By Kathleen A. Reagan, Esq.
As you might expect, we get lots of questions submitted that range across the board concerning horses.
Yet, out of this broad range, one topic emerges as the overwhelming issue confronting most horse owners and riders, and that is, how to properly manage and discipline horse misbehavior.
Judging by what is being asked, we've formed an opinion on this topic which doesn't speak so well of our current generation, namely, that the vast majority of Baby Boomer horse owners stink at discipline.
Horse misbehavior can be very dangerous to humans and other horses alike.
The horse that doesn't listen can start a cascade of panic in other horses that risks the safety of all others around.
Horse owners and riders MUST earn their horse's respect and be able to control them.
Though, given what's out there in society, this isn't exactly a shocking or new observation.
I can draw a parallel here between parents who want to befriend their kids and horse owners who find it distasteful to learn how to properly discipline horse misbehavior.
In both instances, the abdication of authority by the parent or horse owner allows them to avoid effortful or disturbing questions about how THEY deal with defiant behavior.
It also saves the parent or horse owner from the initial hard work necessary to enforce the objective in mind.
This is a win from the Boomer's point of view, and in the short term, the horse and child alike rejoice in happy freedom from restraint.
HOWEVER, we all know of too many spoiled horses and children not to know what we're talking about on this issue.
(Dear Reader, on this point, please don't feign ignorance.)
Like a bad loan, the benefits of this approach are short, but the interest and penalties that must ultimately be paid are long.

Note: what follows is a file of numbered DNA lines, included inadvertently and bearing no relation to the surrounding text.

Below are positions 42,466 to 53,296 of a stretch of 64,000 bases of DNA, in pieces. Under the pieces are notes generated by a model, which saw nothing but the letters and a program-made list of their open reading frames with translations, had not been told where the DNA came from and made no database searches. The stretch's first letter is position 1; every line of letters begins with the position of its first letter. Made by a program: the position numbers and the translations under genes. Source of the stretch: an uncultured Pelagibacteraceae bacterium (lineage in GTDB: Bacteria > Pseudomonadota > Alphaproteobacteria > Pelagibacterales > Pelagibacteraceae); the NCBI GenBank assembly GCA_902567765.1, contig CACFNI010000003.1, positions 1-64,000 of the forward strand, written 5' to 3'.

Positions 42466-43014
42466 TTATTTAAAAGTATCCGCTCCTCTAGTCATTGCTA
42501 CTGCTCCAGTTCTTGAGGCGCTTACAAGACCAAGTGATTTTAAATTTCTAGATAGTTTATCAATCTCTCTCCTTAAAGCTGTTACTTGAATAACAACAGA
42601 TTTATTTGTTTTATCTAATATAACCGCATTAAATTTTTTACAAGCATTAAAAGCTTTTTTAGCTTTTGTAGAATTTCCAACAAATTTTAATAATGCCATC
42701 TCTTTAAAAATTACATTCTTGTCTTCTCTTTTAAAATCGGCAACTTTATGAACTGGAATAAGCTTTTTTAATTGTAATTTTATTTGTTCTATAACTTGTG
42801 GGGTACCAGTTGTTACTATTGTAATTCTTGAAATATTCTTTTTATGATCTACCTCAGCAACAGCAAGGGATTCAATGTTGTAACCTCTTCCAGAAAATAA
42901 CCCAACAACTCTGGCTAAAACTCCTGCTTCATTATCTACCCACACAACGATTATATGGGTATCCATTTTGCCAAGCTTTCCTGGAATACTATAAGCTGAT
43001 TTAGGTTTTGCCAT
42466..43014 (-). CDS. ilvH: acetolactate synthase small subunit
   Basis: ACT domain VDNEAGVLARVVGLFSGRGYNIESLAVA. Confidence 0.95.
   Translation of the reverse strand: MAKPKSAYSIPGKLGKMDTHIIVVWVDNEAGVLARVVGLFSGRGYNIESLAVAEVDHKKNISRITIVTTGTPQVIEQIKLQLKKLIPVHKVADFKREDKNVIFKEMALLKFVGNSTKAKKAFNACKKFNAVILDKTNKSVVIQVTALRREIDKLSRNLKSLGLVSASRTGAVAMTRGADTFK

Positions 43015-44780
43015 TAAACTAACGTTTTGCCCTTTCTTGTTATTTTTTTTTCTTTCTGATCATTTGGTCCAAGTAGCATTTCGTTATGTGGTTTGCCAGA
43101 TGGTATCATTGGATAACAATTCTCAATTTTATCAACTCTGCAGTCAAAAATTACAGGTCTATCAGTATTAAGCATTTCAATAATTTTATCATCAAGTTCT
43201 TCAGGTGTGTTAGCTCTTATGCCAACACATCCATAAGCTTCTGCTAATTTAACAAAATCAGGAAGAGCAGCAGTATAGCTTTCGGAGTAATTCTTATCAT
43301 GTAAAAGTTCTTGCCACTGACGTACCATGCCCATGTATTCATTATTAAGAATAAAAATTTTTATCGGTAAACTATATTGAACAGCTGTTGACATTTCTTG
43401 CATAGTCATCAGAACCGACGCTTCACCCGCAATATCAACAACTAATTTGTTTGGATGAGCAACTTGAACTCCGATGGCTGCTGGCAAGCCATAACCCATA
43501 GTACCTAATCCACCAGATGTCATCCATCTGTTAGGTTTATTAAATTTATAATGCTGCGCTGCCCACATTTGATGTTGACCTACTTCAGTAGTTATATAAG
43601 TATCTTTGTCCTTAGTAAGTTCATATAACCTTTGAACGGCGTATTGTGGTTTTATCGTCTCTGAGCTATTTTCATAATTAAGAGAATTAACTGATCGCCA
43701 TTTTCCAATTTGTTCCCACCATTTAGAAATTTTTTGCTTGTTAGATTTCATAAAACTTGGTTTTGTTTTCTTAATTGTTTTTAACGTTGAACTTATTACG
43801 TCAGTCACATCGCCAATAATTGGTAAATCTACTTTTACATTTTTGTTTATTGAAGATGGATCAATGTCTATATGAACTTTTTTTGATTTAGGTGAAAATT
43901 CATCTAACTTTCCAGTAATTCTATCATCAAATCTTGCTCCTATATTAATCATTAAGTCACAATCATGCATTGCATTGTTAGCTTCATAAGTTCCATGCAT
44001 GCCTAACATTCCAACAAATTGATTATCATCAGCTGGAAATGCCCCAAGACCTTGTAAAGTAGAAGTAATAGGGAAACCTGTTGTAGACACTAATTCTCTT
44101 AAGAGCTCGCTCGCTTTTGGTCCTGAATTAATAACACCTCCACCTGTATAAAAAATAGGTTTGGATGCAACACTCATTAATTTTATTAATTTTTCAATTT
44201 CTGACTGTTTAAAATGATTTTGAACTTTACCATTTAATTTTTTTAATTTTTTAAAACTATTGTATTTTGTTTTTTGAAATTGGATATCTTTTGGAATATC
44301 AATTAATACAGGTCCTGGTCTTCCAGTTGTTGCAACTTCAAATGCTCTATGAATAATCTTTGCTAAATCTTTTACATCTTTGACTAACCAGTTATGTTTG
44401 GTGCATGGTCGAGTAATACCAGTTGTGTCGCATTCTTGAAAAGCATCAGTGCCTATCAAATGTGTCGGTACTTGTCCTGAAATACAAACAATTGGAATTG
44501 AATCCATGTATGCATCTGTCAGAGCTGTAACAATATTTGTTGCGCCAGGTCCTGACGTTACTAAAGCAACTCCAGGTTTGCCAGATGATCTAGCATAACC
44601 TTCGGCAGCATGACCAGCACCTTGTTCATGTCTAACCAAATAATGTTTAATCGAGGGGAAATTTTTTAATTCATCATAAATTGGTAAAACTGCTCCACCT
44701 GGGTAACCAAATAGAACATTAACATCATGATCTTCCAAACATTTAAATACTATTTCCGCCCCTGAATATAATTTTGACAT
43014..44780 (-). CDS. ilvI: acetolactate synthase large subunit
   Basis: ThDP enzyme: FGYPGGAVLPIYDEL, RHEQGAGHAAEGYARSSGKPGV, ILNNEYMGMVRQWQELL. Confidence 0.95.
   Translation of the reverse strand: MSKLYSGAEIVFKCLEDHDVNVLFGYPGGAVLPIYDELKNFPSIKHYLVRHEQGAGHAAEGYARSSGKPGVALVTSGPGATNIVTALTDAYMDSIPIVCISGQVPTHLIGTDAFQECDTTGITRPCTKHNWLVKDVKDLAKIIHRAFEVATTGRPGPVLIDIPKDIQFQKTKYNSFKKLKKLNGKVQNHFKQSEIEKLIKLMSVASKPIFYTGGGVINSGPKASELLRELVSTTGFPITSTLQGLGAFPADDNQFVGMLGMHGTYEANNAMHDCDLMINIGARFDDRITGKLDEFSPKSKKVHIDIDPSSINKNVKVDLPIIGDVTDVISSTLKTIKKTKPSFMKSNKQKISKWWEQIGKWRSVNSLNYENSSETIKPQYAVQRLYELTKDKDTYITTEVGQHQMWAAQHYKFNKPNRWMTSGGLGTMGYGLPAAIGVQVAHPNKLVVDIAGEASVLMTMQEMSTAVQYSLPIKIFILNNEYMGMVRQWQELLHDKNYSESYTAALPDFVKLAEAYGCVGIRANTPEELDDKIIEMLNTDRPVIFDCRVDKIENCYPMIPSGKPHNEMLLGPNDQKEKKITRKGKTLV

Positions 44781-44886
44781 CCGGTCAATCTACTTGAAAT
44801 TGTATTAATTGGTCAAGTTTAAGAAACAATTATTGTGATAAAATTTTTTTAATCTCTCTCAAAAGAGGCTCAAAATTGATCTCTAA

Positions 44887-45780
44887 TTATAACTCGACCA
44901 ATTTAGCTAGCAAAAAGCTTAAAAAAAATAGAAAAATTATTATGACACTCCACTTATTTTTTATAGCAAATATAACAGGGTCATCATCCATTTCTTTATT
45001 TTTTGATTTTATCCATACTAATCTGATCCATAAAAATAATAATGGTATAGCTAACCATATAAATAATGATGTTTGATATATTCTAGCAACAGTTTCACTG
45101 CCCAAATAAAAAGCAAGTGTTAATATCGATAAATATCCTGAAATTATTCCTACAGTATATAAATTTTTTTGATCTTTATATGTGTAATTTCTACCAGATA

More specifically for our focus, there are significant safety risks with horses that don't view their owner/rider as the leader.
Keep in mind that if horses are not disciplined to behave properly around humans, that they become a serious danger not only to themselves, but also to all other horses and humans in their vicinity.
Horses are easily spooked, and what is rebellion in one horse can instantly spread to fear and flight in the rest.
Worse, as bad behavior is rewarded over time with a sense of victory by the horse, he becomes more and more convinced that HE is the boss and will fight harder and harder to maintain his leadership role.
Because horses are biologically impelled to find or be a leader in the herd, this is the wrong side of the equation for humans.
Only by the human being a leader to the horse can proper relations be maintained.
This is for the horse's benefit as well as the human's (do you know of any horses that are smarter than humans?).
Consider the fate of a horse that is a confirmed human-killer: a long trailer ride to Mexico or Canada to a meat packing plant would be only one of a series of bad fates that await such an animal.
I know that rescue operations might take such an animal, but even they have a responsibility for safety to staff and visitors that would tie their hands in regards to such a horse.
I'm willing to take the heat for making this point plainly:
HORSE OWNERSHIP IS AN EXERCISE IN RESPONSIBILITY, AND LIVING UP TO THAT RESPONSIBILITY MEANS ACTING AS THE LEADER IN THE ROLE OF DISCIPLINE.
So, reach out, get help, and don't be afraid to act if this pertains to you.
YOU MUST BE THE LEADER in a relationship with your horse and any horse you ride or safety is compromised for you and all around.
If there is any doubt in your mind, get the proper training to learn how to become the alpha of your personal herd.
The details are your decision, but the consequences will be borne by your horse as well as your family and friends.
Happy Disciplined Trails!
Kathleen A. Reagan, Esq. is an equine attorney practicing in Braintree, MA, available at www.kathleenreaganlaw.com, has developed a course in equine law at www.concordlawschool.com, and is co-founder and Vice President of QueryHorse, the largest horse information resource on the Internet.
Back to Article Index